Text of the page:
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Feb. 1, 2008

Researchers at the George Mason University Center for Applied Proteomics and Molecular Medicine have announced a nanotechnology tool that may make protein biomarkers easier to identify. The smart hydrogel nanoparticles mix with a patient’s blood sample to “suck up” protein biomarkers from blood and preserve, protect, and stabilize the molecule. Scientists are currently applying the technology to cancer and other diseases.

Genizon BioSciences has closed its Series E financing to the tune of approximately $31 million. The new investment will be partially used to fund additional genome-wide association studies in the four major diseases associated with metabolic syndrome: obesity, type II diabetes, dyslipidemia, and hypertension. The lead investor is BTF B.V. of Haarlem, The Netherlands.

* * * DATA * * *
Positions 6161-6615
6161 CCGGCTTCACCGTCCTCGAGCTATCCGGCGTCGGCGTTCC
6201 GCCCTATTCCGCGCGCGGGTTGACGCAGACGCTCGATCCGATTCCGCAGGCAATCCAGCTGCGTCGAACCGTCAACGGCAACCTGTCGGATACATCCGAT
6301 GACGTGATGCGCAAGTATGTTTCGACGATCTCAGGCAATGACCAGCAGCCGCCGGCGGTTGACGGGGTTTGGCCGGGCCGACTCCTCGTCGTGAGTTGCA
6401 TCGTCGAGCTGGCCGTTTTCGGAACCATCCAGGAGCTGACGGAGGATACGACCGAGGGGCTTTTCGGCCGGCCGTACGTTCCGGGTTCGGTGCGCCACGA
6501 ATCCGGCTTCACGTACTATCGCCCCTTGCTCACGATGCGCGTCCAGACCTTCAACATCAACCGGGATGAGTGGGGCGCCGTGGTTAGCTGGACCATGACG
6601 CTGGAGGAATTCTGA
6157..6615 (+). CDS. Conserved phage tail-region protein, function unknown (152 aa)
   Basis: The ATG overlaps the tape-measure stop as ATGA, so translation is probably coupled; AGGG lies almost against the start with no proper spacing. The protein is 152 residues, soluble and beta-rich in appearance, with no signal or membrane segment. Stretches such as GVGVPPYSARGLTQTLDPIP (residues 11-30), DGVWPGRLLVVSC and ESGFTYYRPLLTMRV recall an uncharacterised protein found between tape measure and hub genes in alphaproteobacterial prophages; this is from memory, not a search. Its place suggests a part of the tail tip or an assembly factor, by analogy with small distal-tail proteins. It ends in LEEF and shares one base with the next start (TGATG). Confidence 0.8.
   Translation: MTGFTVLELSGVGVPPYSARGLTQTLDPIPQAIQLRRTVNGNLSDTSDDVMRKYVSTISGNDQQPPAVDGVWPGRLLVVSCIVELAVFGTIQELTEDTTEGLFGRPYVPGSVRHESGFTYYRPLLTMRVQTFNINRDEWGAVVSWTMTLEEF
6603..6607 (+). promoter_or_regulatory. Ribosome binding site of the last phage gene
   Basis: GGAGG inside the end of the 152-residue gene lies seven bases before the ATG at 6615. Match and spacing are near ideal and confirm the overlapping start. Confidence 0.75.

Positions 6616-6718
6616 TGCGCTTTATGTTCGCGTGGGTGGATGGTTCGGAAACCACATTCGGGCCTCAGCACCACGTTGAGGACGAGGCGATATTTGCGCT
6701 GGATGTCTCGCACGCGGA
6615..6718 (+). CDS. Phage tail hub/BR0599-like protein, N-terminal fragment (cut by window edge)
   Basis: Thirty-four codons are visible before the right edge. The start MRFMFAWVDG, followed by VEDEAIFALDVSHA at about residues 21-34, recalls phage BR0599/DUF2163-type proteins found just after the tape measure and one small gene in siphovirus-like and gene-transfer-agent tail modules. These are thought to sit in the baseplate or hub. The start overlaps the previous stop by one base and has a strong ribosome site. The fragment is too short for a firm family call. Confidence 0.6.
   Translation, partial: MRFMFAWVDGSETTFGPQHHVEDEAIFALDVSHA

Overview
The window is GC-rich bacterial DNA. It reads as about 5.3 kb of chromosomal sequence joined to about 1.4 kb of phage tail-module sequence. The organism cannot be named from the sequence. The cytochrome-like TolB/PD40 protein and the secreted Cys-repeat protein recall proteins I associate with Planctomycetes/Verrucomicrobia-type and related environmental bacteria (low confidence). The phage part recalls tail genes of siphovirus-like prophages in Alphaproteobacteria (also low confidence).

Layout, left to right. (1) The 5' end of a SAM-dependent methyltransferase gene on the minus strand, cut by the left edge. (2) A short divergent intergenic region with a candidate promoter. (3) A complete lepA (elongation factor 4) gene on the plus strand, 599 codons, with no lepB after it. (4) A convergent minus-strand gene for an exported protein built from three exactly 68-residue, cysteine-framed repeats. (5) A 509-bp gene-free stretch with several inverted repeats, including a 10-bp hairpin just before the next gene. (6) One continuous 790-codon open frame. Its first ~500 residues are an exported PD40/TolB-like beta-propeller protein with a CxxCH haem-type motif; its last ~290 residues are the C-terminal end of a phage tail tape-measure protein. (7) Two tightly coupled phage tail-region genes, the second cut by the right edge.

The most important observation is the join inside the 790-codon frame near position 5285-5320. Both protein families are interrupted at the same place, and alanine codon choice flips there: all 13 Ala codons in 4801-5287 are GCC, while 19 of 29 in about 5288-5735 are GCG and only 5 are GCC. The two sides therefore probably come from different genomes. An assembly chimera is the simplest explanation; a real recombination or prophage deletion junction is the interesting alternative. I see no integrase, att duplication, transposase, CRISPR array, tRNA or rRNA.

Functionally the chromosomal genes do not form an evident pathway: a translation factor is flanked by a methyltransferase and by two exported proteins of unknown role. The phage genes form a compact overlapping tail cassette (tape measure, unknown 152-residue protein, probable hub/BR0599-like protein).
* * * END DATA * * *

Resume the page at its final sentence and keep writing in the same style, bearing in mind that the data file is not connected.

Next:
The Autism Consortium used the new Affymetrix 5.0 chip to scan the genomes of more than 3,000 individuals, about half of which have been diagnosed with an autism spectrum disorder (ASD). The scan resulted in compelling evidence that a region on chromosome 16 appears to play an important role in ASD susceptibility. The findings were verified by independent observations at Children’s Hospital Boston and deCODE Genetics.

Illumina has settled all ongoing lawsuits with a $90 million payment to Affymetrix. Both firms have agreed not to sue for use of current and future products. The litigation surrounded Affy’s claim that Illumina’s products infringed on patents, and were originally filed in the U.S., U.K., and Germany in 2004.

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